Tuesday, January 31, 2017
The Faded Sun: Kesrith, Part 2
The Faded Sun: Kesrith is the third book I've read by C.J. Cherryh, and my second book for this year's Vintage Science Fiction Month. Set on a desert planet under a red sun, this novel features two alien races in conflict with each other, and with humans. One can see a bit of a Dune influence with the honor-obsessed Kel: the indigenous, golden-eyed humanoid desert warriors whose way of life is threatened by offworld great power politics. The burrowing predators lurking under desert sands further the sense of a Dune-influence.
But the comparison ends there, because C.J. Cherryh is far more interested in how alien species interact among their own kind, and with other species, than she is with the great power politics of space empires that captured Frank Herbert's imagination (almost as much as his fear of male sodomy).
The most interesting species in this story is the regul, whose younglings are mobile and subservient to their much more massive, sessile, and long-lived elders. The regul are a species with a strong aversion to lying. But their elders have a great propensity to conceal or omit important facts, details, and truths in order to pursue an advantage against other elders of their own kind or of other species such as humanity.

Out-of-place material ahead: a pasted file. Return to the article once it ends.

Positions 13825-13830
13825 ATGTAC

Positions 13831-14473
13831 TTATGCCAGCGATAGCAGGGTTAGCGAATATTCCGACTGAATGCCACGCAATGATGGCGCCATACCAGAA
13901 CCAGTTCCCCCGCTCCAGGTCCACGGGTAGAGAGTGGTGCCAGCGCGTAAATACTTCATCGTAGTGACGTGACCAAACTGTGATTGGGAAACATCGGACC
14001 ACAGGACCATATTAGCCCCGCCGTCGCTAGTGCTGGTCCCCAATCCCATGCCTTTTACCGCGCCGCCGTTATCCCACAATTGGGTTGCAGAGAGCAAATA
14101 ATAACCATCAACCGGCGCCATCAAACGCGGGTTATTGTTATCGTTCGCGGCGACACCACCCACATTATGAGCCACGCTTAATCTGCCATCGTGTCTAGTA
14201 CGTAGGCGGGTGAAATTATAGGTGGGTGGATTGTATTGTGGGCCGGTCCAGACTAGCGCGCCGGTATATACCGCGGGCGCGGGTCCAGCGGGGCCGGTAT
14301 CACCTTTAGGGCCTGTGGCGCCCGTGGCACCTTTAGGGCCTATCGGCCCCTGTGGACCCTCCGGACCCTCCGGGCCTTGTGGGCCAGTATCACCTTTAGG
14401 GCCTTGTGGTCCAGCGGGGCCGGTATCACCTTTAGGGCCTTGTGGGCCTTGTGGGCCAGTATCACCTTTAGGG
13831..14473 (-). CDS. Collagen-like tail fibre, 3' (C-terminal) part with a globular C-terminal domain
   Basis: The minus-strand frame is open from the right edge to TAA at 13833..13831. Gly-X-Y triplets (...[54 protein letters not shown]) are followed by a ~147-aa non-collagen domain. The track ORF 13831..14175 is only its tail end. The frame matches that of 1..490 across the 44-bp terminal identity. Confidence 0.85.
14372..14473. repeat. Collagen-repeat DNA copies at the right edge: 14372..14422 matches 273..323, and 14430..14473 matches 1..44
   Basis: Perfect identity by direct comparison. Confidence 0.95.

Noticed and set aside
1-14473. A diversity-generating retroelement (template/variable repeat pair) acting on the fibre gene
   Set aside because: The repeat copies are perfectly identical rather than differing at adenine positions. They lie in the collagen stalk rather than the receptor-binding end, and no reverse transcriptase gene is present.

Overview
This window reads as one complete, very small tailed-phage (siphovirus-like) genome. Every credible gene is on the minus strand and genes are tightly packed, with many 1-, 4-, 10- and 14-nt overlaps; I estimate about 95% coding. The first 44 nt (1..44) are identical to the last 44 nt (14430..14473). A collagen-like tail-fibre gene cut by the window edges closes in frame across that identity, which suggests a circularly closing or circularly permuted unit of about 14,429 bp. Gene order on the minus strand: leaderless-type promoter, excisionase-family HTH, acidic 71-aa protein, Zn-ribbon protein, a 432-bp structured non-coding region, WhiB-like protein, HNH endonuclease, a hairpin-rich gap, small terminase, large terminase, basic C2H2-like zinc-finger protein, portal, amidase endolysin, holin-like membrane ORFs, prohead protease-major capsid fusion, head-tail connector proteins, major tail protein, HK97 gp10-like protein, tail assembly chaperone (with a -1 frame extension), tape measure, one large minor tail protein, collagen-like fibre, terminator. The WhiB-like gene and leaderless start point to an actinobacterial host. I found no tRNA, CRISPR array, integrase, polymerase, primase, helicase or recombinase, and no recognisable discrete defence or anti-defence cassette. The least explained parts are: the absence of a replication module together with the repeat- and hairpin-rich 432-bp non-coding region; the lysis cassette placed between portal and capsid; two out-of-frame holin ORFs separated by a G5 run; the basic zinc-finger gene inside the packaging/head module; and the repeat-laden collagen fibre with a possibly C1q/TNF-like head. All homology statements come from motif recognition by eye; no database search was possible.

The regul are retreating from Kesrith, ceding the planet as part of the settlement that ends their war with humanity. Of course, the regul didn't prosecute this war themselves. They used mercenaries, the Kel, who have suffered enormous casualties in keeping their military commitments to the regul. The Kel are now a dying race.
The Fading Sun: Kesrith tells the story of what happens when a dying race, the Kel, are cornered by humans and regul alike on the Kel ancestral homeworld of Kesrith. A human warrior crosses paths with a Kel; all hell breaks loose.
This is an enjoyable first novel of a classic '70s SF trilogy.
Is it gameable? I dare say yes! In fact, the Vokun species in Trey Causey's Strange Stars game setting was based in part on the regul. As I read the novel, I kept on thinking of the Traveller RPG. The struggle of a small group of characters to survive on a harsh alien world, get into space, and ultimately set a new course for their lives feels very Traveller.